A Cross of Iron: Harry S. Truman and the Origins of the National Security State, 1945 1954
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BeschreibungDiscusses the national security state that emerged in the first decade of the Cold War.
InhaltsverzeichnisPreface and acknowledgements; 1. The National Security discourse: ideology, political culture and state making; 2. Magna Charta: the National Security Act and the specter of the Garrison state; 3. The high price of peace: guns-and-butter politics in the early Cold War; 4. The time tax: American political culture and the UMT debate; 5. 'Chaos and conflict and carnage confounded': budget battles and defense reorganization; 6. Preparing for permanent war: economy, science and secrecy in the National Security state; 7. Turning point: NSC-68, the Korean war and the National Security response; 8. Semiwar: the Korean war and rearmament; 9. The Iron Cross: solvency, security and the Eisenhower transition; 10. Other voices: the public sphere and the National Security mentality; 11. Conclusion; Selected bibliography; Index.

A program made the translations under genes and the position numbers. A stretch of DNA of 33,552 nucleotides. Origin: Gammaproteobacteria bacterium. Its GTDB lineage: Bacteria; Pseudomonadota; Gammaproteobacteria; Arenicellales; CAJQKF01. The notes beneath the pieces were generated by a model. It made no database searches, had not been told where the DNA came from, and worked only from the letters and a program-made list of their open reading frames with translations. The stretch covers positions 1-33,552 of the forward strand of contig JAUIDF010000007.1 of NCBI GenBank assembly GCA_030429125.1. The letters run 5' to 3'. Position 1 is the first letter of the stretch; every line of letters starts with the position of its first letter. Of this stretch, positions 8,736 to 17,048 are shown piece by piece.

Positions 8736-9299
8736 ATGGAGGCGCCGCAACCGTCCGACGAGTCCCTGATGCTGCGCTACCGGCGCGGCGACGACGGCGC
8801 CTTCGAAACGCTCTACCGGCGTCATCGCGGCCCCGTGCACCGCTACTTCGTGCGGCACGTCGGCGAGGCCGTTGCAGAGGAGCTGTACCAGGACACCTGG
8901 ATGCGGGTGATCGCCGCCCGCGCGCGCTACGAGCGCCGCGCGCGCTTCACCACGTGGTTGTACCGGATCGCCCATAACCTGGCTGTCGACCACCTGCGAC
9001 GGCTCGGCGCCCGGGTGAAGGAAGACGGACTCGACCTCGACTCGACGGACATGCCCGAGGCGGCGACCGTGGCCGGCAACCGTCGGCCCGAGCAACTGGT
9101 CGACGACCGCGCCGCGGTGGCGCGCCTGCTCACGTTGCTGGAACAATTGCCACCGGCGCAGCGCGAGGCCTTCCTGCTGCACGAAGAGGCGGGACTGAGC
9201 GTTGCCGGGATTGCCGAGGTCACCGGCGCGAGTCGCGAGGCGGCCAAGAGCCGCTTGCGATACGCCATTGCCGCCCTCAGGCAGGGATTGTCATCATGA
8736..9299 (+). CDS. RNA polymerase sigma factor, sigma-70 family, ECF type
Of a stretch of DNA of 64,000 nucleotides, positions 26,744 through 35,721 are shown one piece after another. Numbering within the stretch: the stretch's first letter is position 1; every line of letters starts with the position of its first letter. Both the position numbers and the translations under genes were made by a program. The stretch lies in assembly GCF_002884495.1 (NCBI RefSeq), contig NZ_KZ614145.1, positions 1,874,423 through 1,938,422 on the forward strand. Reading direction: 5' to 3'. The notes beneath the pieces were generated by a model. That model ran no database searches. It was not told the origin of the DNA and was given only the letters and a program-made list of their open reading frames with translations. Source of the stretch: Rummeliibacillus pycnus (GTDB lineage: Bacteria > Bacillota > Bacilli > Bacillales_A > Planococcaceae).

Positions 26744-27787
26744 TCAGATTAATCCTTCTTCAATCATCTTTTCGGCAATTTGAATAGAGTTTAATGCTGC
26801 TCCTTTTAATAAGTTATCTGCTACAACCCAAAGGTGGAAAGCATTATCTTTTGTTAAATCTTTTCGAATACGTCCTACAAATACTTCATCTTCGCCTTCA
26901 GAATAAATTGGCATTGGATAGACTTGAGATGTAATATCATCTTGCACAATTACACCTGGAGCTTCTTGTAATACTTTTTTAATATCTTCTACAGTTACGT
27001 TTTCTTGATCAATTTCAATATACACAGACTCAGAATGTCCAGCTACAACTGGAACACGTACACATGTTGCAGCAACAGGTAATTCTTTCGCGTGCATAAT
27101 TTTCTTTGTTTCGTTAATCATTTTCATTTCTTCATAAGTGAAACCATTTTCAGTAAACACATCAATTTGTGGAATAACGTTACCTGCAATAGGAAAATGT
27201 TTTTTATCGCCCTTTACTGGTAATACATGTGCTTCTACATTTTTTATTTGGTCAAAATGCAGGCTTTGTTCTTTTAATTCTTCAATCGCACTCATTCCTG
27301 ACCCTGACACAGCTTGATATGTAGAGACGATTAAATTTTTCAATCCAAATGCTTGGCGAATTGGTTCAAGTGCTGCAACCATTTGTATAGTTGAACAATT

Pressestimmen'[A] truly outstanding piece of original research, synthesis, and interpretation ... a major contribution to the field and a 'must' read for all US historians' American Historical Review 'Hogan's fine book drives home the point that the overall impact of the national security state was, in dollar terms and enlargement of federal power, far greater that the effect of social programs ... Easily the most comprehensive and conceptually innovative study of the institutionalization of the cold war.' The Boston Book Review 'The author succeeds brilliantly in demonstrating the impact of political culture on the formation of a new American state fundamentally different from that which existed before.' Foreign Affairs 'Hogan's powerful, neo-Bryanite message shines through in the end: tough talk by American leaders led to big expenditure, and 'humanity was sacrificed on a cross of iron'.' Journal of American History
Untertitel: New. Sprache: Englisch.
Verlag: CAMBRIDGE UNIV PR
Erscheinungsdatum: Juli 2007
Seitenanzahl: 540 Seiten